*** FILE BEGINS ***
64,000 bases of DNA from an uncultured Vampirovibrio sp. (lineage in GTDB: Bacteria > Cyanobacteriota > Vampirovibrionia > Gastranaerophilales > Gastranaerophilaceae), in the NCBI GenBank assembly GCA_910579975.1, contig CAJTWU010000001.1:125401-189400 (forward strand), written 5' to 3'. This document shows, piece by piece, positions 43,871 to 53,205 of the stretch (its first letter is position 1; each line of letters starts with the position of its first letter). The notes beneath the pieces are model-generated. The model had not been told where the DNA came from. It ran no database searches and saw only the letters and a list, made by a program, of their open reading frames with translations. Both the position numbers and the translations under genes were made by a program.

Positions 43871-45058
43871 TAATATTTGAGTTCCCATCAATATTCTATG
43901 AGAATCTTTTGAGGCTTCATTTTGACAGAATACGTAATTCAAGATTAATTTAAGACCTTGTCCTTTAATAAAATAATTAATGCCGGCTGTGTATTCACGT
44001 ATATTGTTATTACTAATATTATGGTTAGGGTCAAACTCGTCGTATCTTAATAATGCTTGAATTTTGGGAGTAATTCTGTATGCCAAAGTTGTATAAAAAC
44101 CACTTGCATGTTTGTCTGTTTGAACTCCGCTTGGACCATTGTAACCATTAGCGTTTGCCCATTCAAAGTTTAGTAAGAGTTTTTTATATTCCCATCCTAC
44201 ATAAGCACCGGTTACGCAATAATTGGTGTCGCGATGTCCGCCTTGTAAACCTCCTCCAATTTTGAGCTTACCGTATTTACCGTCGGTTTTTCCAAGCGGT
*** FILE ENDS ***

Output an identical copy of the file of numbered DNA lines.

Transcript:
64,000 bases of DNA from an uncultured Vampirovibrio sp. (lineage in GTDB: Bacteria > Cyanobacteriota > Vampirovibrionia > Gastranaerophilales > Gastranaerophilaceae), in the NCBI GenBank assembly GCA_910579975.1, contig CAJTWU010000001.1:125401-189400 (forward strand), written 5' to 3'. This document shows, piece by piece, positions 43,871 to 53,205 of the stretch (its first letter is position 1; each line of letters starts with the position of its first letter). The notes beneath the pieces are model-generated. The model had not been told where the DNA came from. It ran no database searches and saw only the letters and a list, made by a program, of their open reading frames with translations. Both the position numbers and the translations under genes were made by a program.

Positions 43871-45058
43871 TAATATTTGAGTTCCCATCAATATTCTATG
43901 AGAATCTTTTGAGGCTTCATTTTGACAGAATACGTAATTCAAGATTAATTTAAGACCTTGTCCTTTAATAAAATAATTAATGCCGGCTGTGTATTCACGT
44001 ATATTGTTATTACTAATATTATGGTTAGGGTCAAACTCGTCGTATCTTAATAATGCTTGAATTTTGGGAGTAATTCTGTATGCCAAAGTTGTATAAAAAC
44101 CACTTGCATGTTTGTCTGTTTGAACTCCGCTTGGACCATTGTAACCATTAGCGTTTGCCCATTCAAAGTTTAGTAAGAGTTTTTTATATTCCCATCCTAC
44201 ATAAGCACCGGTTACGCAATAATTGGTGTCGCGATGTCCGCCTTGTAAACCTCCTCCAATTTTGAGCTTACCGTATTTACCGTCGGTTTTTCCAAGCGGT